We’ve never been to Munich, nearby but we were with our young kids (and my father) and it was fall and so we avoided Oktoberfest on purpose. We had the evening in a hotel outside Paris to do laundry (very romantic, but Bill did most of the work so it sort of was) while I talked to a woman at the bar. In the morning we set off for Gare du Nord on an RER train from the airport.
Walked from there – on the streets of Paris again! – to Gare de l’est for our train to Munich.
A little bittersweet to see these signs when we entered – for those who don’t know I fell and broke my leg and dislocated my knee on a Loire valley trip – requiring two surgeries and still not in great shape.
There is a piano in the station and anyone can play it – this man was very good and the elderly man by him was tapping along to the tune with his cane, totally engrossed in the music. During our wait, several people played.
So different in a train station than an airport. For one thing – no huge security hassle. People run in at the (very) last moment. You wait until 20 minutes before the train leaves when they put up which track your train will be on and then everyone waiting moves toward that track. This was our train, on the right.
I downloaded an app and tracked the speed of the train – but the speedometer looks like it only went up to 200 mph and the train was at least that fast – it showed the maximum on the app. They do regularly go 200 MPH, highest speed ever was over 300 MPH for these high speed trains. You could tell it was faster than a car mostly because the power line poles going by were almost invisible to the eye.
Now, I had chosen this train because it was a through train to Munich – no changes to have to haul our luggage out and over to another track. But Deutschbahn had other ideas in Stuttgart, after a few minutes in Stuttgart, they announced some long message in German and French but they were not easy to hear. Then in English, they literally said “This train is not going to Munich. Get off this train now.” So we did.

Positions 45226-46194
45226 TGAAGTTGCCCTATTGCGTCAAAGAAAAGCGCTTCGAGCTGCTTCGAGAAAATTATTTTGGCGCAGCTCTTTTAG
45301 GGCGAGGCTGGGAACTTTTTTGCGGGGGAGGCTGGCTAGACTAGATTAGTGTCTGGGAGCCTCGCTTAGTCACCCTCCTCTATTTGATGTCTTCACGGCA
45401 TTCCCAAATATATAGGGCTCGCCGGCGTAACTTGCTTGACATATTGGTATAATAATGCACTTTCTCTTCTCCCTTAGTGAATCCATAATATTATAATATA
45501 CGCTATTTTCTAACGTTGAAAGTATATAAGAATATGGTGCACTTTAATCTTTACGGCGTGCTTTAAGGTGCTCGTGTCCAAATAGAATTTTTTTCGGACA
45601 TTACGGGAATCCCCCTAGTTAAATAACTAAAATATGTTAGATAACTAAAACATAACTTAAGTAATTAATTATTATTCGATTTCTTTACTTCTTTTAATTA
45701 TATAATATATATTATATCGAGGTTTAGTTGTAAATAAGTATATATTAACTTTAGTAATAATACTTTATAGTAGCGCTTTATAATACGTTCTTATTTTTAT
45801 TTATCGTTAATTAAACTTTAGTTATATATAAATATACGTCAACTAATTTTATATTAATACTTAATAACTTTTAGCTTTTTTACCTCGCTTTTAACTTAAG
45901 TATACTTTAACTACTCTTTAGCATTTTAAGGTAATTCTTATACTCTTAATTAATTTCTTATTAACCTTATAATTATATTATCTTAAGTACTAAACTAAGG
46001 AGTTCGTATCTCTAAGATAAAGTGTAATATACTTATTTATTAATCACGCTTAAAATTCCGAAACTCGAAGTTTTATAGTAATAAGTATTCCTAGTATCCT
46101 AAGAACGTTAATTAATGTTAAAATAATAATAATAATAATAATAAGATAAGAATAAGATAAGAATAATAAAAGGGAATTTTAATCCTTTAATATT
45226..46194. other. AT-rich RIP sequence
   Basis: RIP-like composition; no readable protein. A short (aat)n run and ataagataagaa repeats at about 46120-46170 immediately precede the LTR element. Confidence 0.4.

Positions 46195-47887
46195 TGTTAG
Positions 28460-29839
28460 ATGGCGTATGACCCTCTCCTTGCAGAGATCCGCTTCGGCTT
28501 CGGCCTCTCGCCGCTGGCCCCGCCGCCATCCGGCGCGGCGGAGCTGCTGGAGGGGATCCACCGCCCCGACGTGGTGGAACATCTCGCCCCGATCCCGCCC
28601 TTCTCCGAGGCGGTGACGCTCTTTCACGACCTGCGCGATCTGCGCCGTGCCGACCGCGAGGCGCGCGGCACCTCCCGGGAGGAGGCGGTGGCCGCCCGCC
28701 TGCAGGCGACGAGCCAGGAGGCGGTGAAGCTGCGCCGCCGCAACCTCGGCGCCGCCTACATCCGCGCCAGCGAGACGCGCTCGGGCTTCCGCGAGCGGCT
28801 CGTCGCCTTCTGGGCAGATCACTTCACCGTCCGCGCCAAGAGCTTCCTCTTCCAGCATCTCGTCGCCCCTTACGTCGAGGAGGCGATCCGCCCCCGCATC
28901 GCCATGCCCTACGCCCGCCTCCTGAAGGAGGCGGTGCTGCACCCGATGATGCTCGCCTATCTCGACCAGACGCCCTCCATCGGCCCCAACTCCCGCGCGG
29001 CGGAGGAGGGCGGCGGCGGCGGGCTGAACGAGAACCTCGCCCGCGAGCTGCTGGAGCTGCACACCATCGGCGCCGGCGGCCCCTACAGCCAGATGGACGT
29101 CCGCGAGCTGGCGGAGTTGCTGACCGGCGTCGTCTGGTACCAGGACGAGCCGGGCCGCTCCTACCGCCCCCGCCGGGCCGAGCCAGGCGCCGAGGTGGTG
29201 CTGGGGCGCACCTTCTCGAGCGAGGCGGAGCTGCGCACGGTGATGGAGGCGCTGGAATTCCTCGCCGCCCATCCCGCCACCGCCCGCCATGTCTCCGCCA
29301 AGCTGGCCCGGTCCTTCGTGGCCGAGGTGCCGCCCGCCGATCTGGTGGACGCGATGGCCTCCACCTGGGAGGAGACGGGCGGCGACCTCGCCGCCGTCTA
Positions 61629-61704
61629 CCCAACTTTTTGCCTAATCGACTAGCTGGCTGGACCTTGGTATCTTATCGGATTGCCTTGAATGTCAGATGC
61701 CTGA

Someone told us later that they had a problem with the train going to Paris and this one was going to turn around and go back. We had to wait (luckily not long) for another train to Munich – but forget reserved seats and if you were unlucky, having a seat at all. We got one though and had some interesting companions in our little compartment. First there was a mom and her little son who kept turning the heat up in the car – I think mom was telling him to leave it alone but not sure she realized what he was doing. Bill would try to turn it back down when the little boy wasn’t looking. Also we had an elderly man who either did not speak German fluently or just didn’t speak well. He kept asking when the train would get to Munich and if it was in fact going to Munich. A young man from Nigeria answered him so patiently every time that it was going to Munich and approximately how long it would be. We learned that this young man was studying to be a nursing aide for elderly patients and dementia patients. I told him I knew he’d be good at it by what a patient and kind person he was.
Anyway we did eventually get to Munich maybe ½ late only and got to our apartment. So next post will be our day in Munich.